Are children more sensitive to chlorantraniliprole than adults?

Children are not expected to be more sensitive to chlorantraniliprole than adults.4 However, children may act in ways that put them at greater risk of being exposed. For example, they may spend more time on the ground. They may also be more likely to place their hands in their mouths after touching treated areas.

What happens to chlorantraniliprole in the environment?

Chlorantraniliprole is persistent and mobile in the environment. It does not easily dissolve in water but moves in the environment because it does not bind well to soil. It breaks down in soil very slowly, with half-lives of up to 1,130 days.4 Soil temperature, aging, and pH affect how long chlorantraniliprole lasts. Sunlight can also break down residues on soil. In water, chlorantraniliprole is broken down by reactions with light. It also reacts with water, particularly in alkaline water.16

Its half-lives ranged from 10-22 days17 to 228-924 days in aerobic soils. The half-life on bare ground ranged from 52 to 1,130 days.7 When chlorantraniliprole was sprayed on rice fields at twice the labeled rate, the half-life of the pesticide in the soil was 16 days, and less than one day in water. The half-life of the pesticide in rice straw was 3.5 days.18 When chlorantraniliprole was applied to maize straw, its half-lives were 9 to 11 days.17 It is expected to build up in soil where it is used continuously.4 See our fact sheet to learn more about pesticide half-life.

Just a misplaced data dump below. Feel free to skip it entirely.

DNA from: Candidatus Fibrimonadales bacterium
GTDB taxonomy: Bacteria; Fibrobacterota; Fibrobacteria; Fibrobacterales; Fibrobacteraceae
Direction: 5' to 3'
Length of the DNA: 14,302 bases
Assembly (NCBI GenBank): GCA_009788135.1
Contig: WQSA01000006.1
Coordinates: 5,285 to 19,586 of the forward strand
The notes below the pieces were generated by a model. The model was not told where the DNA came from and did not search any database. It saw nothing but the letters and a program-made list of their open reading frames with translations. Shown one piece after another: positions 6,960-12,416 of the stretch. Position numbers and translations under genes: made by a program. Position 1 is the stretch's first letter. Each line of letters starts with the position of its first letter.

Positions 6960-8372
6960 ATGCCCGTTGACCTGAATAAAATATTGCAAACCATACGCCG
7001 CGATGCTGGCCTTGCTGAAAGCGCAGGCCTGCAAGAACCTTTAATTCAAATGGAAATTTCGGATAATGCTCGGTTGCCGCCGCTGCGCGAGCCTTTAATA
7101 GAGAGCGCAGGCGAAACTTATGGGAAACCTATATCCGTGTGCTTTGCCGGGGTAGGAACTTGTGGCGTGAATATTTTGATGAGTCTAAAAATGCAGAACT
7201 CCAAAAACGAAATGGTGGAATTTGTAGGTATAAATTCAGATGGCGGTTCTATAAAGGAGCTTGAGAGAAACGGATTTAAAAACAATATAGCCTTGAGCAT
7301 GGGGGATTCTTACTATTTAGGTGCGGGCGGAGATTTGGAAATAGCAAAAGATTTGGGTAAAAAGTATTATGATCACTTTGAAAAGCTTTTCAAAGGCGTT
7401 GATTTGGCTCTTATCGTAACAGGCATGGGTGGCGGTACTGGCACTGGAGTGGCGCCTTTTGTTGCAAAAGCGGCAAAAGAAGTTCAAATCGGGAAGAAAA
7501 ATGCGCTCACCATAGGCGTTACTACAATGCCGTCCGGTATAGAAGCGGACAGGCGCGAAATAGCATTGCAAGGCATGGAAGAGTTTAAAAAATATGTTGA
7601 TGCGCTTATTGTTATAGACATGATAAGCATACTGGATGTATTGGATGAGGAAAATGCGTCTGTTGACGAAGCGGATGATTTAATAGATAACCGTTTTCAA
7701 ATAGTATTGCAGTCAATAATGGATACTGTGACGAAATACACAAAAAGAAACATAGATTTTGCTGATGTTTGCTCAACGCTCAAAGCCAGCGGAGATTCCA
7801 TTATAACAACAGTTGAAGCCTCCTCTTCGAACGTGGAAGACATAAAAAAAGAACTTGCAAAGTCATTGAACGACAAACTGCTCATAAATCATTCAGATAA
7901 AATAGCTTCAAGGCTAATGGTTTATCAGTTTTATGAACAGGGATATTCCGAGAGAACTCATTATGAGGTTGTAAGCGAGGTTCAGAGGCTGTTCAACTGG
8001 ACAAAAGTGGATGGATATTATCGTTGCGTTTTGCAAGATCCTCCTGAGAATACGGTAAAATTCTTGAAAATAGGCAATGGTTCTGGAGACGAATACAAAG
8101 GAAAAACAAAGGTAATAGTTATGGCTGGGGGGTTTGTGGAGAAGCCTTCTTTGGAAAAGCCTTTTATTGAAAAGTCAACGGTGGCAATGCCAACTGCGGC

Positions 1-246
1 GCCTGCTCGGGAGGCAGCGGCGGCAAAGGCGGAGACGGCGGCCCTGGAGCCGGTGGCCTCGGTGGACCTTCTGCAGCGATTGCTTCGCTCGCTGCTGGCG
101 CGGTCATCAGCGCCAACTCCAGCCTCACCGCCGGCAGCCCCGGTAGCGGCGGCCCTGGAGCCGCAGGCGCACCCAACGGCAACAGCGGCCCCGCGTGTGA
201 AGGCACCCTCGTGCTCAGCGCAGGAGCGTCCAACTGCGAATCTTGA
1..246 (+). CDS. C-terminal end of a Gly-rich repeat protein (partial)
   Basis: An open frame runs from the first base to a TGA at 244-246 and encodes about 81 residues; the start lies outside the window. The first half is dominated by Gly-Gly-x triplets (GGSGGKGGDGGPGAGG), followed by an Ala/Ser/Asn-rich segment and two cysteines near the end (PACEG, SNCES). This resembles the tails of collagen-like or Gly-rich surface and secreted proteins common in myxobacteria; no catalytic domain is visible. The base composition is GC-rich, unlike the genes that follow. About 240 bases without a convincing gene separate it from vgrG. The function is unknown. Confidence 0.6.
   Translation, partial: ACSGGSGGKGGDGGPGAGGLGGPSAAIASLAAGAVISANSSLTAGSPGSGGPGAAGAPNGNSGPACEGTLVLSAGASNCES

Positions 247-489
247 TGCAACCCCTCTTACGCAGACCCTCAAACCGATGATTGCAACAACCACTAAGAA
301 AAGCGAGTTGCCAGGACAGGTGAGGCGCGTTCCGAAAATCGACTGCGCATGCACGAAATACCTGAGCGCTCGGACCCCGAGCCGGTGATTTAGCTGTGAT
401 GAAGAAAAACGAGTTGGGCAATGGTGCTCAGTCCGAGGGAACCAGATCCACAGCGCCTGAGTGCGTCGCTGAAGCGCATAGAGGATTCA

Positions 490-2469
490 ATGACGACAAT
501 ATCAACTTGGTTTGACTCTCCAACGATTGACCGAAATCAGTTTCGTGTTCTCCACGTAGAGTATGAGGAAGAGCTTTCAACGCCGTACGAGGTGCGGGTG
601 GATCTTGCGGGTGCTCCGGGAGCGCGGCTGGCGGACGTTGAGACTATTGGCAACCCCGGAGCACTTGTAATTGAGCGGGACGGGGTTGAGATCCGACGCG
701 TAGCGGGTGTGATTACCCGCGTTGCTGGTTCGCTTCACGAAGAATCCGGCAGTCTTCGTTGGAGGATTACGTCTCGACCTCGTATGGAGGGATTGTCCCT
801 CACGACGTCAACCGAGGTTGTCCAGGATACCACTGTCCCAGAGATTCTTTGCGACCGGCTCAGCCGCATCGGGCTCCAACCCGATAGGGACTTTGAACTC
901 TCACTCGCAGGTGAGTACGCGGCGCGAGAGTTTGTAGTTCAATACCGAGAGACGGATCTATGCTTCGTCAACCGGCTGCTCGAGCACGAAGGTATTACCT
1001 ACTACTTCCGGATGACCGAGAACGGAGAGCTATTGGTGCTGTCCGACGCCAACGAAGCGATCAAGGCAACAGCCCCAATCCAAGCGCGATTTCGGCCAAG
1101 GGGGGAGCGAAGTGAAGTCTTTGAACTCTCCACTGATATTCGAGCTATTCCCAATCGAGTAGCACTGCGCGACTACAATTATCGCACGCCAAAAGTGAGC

Chlorantraniliprole breaks down in the environment to form other chemicals. At least five breakdown chemicals have been found in soil. Three others have been found in water in laboratory tests. However, scientists do not expect either the formulated products or the breakdown chemicals to be more toxic than pure chlorantraniliprole.4

In water, both sunlight and chemical reactions down chlorantraniliprole.4 The reactions and the breakdown chemicals depend on water acidity.19

Scientists made biochar from walnut shells. The biochar did not affect the half-life or breakdown rate of chlorantraniliprole.20 However, biochar affects the binding of chlorantraniliprole depending on the soil or biochar type. Different types of biochar decreased how much chlorantraniliprole earthworms absorbed.21

Can chlorantraniliprole affect birds, fish, or other wildlife?